In order for small businesses to remain competitive in today’s corporate environment, they must bring something to the table that their larger competitors are not.

Customer service is one example of ways in which a business can set itself apart from the competition – often at relatively low cost. If successful, regular customers will be kept loyal and newer ones can be won over from the very start. On top of this, it helps create ‘brand advocates’, who champion a business to their friends and family after receiving good service – effectively marketing the company on its behalf.

One such way of delivering great customer care is the use of SMS marketing, which can prove to be at its most effective for small to medium-sized enterprises (SMEs).

Things to keep in mind

One of the challenges facing SMEs is that of staying at the forefront of customers’ minds. Larger companies have the resources to publish newspapers ads, run TV commercials or air radio campaigns, but for many smaller businesses this simply isn’t an option.

In real terms it means that, the next time a customer thinks about a product or service, smaller firms may not be the first that come to mind, even if they’ve been used in the past. To combat this, SMS marketing can be deployed to ensure brand names can always be recalled as and when they’re needed; something that can be done in a simple way that needn’t feel intrusive.

For instance, a simple message detailing new product lines or a limited-time discount code will not offer value to customers but also provide a suitable reminder, should they be looking for a certain something in the near future.

Tailored and targeted marketing messages

Big firms might have enviable contact lists that stretch into the hundreds or even thousands, but that could actually do more harm than good. This is because it can push businesses into the old technique of batching and blasting, where messages are sent out indiscriminately in the hope that some recipients may find them useful.

This is a lumpen, ineffective technique, though, and one that’s long been out of favour with modern marketers. Instead, messages should be targeted to the user (or at least a demographic to which they belong), in order to maximise their potential. Customers who feel they are been seen as nothing but a number will not only ignore messages but may even choose to actively unsubscribe.

Targeted messages, on the other hand, are likely to be received much more happily as the content is relevant to every single recipient. Not only that, customer service credentials are boosted by dint of each recipient feeling as though a company has made the time to send them a message of real worth.

Keeping customers in the loop

One of the biggest complaints among online shoppers is the feeling of being kept in the dark. Whilst few would want to be updated on the minutiae of their product making its way from warehouse to their front door, many still complain they’ve not been given sufficient information. This issue is only compounded if shoppers then have to make a special journey to collect the parcel from a nearby sorting office, because it arrived on a different day to which they’d been expecting (and in some cases, had taken off work especially).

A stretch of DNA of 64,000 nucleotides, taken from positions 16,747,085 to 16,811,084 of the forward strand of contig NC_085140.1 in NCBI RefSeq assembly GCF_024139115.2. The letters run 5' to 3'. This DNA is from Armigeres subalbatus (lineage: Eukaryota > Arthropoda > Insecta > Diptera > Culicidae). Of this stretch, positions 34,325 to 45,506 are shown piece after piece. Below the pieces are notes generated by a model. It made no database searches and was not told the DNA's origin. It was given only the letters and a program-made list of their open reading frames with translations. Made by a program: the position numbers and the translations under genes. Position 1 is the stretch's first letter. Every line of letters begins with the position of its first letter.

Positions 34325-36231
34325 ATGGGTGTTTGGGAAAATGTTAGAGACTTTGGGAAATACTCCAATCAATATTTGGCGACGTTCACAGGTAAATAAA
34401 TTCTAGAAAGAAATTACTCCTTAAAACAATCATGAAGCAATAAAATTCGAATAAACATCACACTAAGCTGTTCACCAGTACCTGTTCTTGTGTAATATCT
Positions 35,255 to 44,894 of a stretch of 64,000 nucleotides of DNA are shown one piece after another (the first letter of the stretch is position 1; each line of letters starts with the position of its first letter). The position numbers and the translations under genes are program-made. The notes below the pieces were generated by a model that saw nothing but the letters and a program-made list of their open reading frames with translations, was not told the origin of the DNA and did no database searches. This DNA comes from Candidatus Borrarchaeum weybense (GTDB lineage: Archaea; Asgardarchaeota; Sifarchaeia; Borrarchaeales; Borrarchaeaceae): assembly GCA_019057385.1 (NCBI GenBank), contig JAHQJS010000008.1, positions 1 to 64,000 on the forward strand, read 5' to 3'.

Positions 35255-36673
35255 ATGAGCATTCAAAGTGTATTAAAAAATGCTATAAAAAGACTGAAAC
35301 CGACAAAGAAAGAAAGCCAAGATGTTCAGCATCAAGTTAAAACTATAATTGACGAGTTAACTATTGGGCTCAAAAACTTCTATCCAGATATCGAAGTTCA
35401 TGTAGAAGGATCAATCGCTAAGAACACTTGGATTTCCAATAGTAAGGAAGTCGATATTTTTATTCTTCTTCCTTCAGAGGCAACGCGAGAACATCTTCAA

Whilst email is a common tool for this service, the fact that messages can go hours or even days before they are read means consumers might miss the chance to make amendments should they be necessary. SMS, on the other hand, will pop up with a notification right away, meaning the response time is also drastically shortened. Users can then also reply to the message should they need to make a change or provide any additional information.

It also enables businesses to send short, to-the-point messages detailing an order’s progress that will ensure buyers are kept well informed throughout.

Improving efficiency using SMS

Much of the above has concerned retail, but SMS works just as effectively for businesses offering a service that requires the pre-booking of appointments. Opticians, dentists, hairdressers, cosmetic surgeons, tailors and countless more run their businesses on the basis of pre-booked appointments. For these, one of the biggest costs (and that which is most avoidable) comes from missed appointments.

The professionals with whom people are booking slots are typically very well qualified, which means they also command a high hourly wage. As such, paying them to sit around doing nothing because an individual has failed to turn up does not make good business sense.

Some larger firms can swallow this inefficiency and offset it with gains made elsewhere (think of supermarket opticians as just one example). Smaller companies do not have this luxury, however, so need to ensure their business is running at as close to 100 per cent efficiency as often as possible. One way of doing this is a simple text reminder, which is a low cost way of improving customer service whilst simultaneously lowering the number of no-shows.

Of course, some people will still cancel their appointment upon receiving the text, but sending messages out a day or more in advance should give enough time to fill the recently vacated slot.

The above four benefits are just some of those open to small businesses looking to bolster their customer service offering. In today’s business world, there are many areas in which large corporations have the upper hand, but customer service certainly isn’t one of them. The customer’s experience can make all the difference between them swearing off your company for life or pledging to never go anywhere else again. Huge potential rewards, then, for something which can be achieved at a very low cost indeed.

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